On May 12, 2015, Mr. Aguirre wrote again, this time to the Miami city commission. “The community has been begging FDOT to please restore the removed lanes on and adjacent to the Brickell Bridge, and replace it with FDOT’s alternative 1, which still provides safety improvements without the unintended and negative consequences.”
He attached letters of support from Joseph Bier, executive manager of the Epic Residences; and Bob Murray, general manager of the James L. Knight Center; attesting to the traffic snarls that have frustrated residents, guests and employees at the two properties.
Comments from the state transportation department were requested but not available by press time.

5 Responses to Brickell Bridge traffic controversy just won’t quit

  1. DC Copeland

    April 26, 2017 at 6:49 am

    Hard to believe the FDOT chose to shut down a traffic lane on one of the most congested streets in Fla. Apparently “Common Sense” is not something the “experts” know anything about or choose not to include in their solutions.

  2. Mike Thomas

    April 26, 2017 at 11:29 am

    The Downtown Development Authority(DDA) was silent and quietly supported the removal of the vehicular traffic lane–even with the well-reasoned opposition, the FDOT responded to the DDA influence and removed the traffic lane. What’s up with that?

  3. Jas33131

    April 27, 2017 at 8:41 am

    I’m a full time cyclist and live right at the Brickell Bridge. Bike lanes can be accommodated in that space and still have room for three car lanes. The honking alone is enough reason for me to support that but also my balcony is covered in black soot from tens of thousands of cars idling below me for hours a day.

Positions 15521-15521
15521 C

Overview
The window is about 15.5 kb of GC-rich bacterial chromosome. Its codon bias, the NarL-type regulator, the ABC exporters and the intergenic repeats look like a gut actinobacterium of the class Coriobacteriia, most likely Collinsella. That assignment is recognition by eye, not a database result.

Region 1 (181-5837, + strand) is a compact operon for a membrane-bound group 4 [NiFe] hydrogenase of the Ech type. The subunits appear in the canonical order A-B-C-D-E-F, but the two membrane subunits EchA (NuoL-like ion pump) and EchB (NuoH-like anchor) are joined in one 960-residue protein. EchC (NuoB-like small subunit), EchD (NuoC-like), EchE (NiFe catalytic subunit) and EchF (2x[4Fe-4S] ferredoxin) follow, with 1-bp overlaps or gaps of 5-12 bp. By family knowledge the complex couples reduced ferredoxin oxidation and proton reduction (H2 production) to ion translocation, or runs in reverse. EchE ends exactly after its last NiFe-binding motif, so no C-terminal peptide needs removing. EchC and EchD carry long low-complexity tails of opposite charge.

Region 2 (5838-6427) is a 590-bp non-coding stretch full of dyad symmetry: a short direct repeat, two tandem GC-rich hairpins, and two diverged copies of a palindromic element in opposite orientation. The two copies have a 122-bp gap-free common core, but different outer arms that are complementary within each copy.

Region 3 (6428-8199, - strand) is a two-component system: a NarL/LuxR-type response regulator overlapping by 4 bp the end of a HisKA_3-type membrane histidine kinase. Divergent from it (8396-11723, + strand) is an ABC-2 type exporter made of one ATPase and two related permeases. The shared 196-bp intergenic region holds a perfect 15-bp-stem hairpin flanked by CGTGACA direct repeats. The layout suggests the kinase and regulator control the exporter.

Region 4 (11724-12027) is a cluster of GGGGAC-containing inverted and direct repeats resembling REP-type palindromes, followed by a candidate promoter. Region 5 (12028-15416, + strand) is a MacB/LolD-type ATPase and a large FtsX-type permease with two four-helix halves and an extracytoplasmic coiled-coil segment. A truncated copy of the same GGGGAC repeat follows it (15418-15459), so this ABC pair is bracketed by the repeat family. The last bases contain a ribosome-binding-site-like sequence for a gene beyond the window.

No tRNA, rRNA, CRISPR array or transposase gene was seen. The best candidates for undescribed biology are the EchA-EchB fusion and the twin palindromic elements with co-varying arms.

I used to be an opponent of the tunnel because I assumed it would replace the bridge. Now I think a tunnel that starts closer to the MacArthur and bypasses all of downtown below Biscayne, and then emerges deep into Brickell would be a good solution. It would improve traffic flow and air quality above AND take tons of cars just passing through off the streets. Better for residents who drive, and pedestrians and cyclists like me. Right now it’s like living in a median of I-95.

  4. Miamiman

    May 1, 2017 at 5:32 pm

    Here’s common sense. Just pave over all of South Florida. Once we have a sea of parked cars from the Atlantic to the Gulf, no one will want to live here.

    No people, no cars, no problem.

    Otherwise it’s as if no one here has read about “induced demand”. You can’t build yourself out of traffic.

    Here’s an idea for all you wannabe Robert Moses. Fund and encourage people to use mass or alternative transit, and you’ll have more space for your automobiles.

    Every person on a bike is one less person driving on Brickell, Biscayne or US 1.

  5. Mariano Ordonez

    May 6, 2017 at 10:51 pm

    People, I encourage you all, if possible, to take the metro and the I-95 express buses into and out of Downtown. Give it a try once a week. You may be very pleasantly surprised.